The Child does not want to work at his lessons, all he wants to do are the things he is not allowed to do. When his mother sees this she punishes him by leaving him alone in his room for the whole of the afternoon with only unsweetened tea and dry bread. She has scarcely left the room when the Child suddenly loses control and wreaks destruction: he smashes the cup and teapot, breaks furniture, slashes the wallpaper, maltreats the pets and kindles the fire in the grate. When he stops, carried away by his anger, he starts to sink into a nightmarish fantasy in which the objects and the animals take on human characteristics.

The Armchair and the Couch are happy not to provide the naughty Child with a seat any longer. The Comtoise Clock strikes uncontrollably, no longer able to keep to the hour. The black Wedgwood Teapot and the Chinese cup quarrel and attack each other. The Child barely has time to bemoan the loss of his beautiful cup before the Fire spits at him out of the hearth and threatens to burn him. The Child anxiously looks on as a procession of shepherds and shepherdesses from his torn wallpaper passes by, lamenting the destruction of their peaceful harmony. The Princess rises out of the torn pages of the book of fairy tales and the Child recognizes in her his first love. The Child tries to hold the Princess back as she sinks through the floor and thus save the love between them — but in vain. Instead a Little Old Man and a wild jumble of Numbers appear and bombard the Child with snatches of mathematical challenges from the arithmetic book.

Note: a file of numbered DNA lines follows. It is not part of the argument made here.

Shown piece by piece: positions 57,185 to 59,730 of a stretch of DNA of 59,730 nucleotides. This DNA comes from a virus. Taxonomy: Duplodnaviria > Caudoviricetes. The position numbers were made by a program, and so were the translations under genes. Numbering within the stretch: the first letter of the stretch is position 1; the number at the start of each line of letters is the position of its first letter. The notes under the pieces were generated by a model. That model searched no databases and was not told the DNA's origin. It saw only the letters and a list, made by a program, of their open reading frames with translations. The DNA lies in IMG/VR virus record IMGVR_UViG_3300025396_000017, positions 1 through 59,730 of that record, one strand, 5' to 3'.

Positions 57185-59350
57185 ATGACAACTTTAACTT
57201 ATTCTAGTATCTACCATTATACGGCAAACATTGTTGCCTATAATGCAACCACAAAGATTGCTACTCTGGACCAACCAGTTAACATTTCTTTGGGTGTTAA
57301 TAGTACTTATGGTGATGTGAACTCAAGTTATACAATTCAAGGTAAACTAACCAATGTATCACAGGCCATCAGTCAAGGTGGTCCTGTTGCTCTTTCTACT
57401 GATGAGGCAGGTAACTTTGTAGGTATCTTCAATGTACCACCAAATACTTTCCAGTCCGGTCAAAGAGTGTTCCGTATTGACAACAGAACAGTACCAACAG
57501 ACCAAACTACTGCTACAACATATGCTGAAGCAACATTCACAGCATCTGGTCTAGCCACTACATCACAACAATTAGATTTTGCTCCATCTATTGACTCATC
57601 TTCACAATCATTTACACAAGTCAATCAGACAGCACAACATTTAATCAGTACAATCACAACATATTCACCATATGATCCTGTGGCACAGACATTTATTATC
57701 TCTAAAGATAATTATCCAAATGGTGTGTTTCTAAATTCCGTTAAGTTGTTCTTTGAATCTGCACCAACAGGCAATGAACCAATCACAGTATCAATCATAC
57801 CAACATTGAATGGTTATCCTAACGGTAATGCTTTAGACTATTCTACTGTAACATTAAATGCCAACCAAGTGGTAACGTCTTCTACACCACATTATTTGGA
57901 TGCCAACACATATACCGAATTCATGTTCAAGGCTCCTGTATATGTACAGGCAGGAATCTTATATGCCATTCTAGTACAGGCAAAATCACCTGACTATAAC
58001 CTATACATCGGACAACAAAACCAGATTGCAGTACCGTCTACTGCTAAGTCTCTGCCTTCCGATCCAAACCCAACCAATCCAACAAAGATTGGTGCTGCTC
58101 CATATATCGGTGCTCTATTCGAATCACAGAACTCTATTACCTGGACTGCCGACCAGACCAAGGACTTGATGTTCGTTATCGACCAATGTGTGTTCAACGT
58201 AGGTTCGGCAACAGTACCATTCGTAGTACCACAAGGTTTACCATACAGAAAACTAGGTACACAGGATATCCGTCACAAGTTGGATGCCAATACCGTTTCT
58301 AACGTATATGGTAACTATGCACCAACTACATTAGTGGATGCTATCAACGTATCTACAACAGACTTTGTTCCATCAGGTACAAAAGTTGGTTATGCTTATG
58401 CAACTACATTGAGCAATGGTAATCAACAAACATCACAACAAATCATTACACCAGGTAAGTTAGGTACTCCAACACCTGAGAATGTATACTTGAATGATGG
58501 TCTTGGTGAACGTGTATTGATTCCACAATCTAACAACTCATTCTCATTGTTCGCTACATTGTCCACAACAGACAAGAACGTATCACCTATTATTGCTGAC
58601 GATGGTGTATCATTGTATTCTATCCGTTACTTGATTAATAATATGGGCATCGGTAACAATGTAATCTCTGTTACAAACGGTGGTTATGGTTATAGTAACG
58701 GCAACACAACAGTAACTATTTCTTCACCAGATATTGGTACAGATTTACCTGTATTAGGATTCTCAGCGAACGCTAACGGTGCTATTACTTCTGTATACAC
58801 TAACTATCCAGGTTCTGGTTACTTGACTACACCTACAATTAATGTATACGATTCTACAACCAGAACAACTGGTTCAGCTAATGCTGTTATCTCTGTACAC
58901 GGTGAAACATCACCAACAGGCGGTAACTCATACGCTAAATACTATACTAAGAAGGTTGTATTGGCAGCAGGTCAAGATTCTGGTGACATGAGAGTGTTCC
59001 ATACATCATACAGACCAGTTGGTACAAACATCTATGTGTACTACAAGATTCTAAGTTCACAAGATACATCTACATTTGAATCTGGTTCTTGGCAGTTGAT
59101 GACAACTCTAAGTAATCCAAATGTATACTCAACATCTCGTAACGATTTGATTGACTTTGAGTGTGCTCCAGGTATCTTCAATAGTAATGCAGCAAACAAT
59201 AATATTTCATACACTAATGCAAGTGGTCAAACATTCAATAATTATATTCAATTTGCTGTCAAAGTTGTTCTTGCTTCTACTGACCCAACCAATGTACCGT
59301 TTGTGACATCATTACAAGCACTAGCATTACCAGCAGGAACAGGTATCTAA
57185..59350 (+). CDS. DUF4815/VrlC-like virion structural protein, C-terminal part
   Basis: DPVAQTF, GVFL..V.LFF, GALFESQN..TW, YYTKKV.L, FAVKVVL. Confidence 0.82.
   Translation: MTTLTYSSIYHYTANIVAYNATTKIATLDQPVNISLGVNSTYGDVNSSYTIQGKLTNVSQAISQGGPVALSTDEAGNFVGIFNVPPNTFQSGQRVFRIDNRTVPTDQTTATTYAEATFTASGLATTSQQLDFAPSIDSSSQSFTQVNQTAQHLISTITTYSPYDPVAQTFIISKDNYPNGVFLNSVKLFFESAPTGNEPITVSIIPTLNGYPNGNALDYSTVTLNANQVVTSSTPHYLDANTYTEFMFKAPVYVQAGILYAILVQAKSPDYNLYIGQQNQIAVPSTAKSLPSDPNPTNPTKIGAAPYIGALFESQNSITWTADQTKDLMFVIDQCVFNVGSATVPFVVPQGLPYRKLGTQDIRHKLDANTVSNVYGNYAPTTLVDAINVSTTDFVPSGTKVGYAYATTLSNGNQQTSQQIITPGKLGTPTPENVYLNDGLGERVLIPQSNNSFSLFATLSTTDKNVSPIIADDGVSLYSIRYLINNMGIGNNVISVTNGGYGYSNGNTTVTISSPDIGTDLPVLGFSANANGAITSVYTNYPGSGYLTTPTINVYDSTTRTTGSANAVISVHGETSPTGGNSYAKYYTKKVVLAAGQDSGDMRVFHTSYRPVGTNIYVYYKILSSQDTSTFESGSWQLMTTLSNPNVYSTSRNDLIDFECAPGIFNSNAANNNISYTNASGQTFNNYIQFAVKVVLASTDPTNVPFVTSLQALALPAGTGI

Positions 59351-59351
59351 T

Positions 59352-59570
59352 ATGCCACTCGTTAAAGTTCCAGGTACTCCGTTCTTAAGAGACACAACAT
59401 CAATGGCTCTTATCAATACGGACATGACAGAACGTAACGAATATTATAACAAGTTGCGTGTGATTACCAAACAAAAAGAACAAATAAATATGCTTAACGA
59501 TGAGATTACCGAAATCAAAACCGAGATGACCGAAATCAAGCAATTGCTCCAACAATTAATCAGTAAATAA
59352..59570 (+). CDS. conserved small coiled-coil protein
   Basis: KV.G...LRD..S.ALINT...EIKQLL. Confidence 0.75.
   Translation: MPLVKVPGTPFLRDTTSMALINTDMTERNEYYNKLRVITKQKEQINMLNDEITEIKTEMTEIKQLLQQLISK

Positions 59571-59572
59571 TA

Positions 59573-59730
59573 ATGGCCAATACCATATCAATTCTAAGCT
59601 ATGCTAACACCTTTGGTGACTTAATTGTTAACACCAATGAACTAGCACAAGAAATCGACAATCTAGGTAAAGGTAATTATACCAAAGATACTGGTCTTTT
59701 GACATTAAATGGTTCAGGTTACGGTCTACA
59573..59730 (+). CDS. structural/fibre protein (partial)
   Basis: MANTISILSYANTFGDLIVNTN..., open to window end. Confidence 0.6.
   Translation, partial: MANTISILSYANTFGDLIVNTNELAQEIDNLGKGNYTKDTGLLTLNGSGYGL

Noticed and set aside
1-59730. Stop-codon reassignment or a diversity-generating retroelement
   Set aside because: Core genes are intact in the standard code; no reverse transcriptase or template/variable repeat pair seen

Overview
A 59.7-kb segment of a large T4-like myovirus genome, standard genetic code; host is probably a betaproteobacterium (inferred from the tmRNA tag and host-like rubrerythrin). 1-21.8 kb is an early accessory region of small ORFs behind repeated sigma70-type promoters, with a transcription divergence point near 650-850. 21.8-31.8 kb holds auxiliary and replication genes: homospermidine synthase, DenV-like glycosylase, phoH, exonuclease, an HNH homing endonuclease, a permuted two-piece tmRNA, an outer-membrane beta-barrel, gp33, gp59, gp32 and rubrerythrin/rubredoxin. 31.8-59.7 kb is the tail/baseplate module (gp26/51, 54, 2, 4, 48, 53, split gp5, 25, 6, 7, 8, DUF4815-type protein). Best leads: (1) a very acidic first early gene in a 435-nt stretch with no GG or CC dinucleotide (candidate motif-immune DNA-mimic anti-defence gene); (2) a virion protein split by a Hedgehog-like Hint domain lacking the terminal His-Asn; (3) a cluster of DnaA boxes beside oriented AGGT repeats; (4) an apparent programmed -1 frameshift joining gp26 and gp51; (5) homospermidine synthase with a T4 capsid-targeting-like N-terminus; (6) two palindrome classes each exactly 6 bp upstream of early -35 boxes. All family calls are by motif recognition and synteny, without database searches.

Completely exhausted, the Child notices the Black Cat, who now embarks on an erotic love duet with the White Cat. As if by a miracle the Child is transported into the garden where various sounds of Animals and a chorus of Frogs are to be heard. This peaceful mood in natural surroundings is brought to a sudden end by the lamenting of the Trees, whose bark has been cut by the Child. A Dragonfly is looking for its mate which has, however, been pinned to the wall by the Child. The Squirrel accuses the Child of having held her captive in a cage merely because of her beautiful eyes and warns the Tree Frog that he might suffer a similar fate. The Child senses the love that prevails amongst all the animals around him and, feeling lonely, calls out for his mother. All the animals unite against the naughty Child and goad each other into a battle in which the Squirrel is injured. When the Child lovingly bandages up the Squirrel’s wounds and remains lying motionless on the ground himself, all the animals are touched and unite in calling for his mother.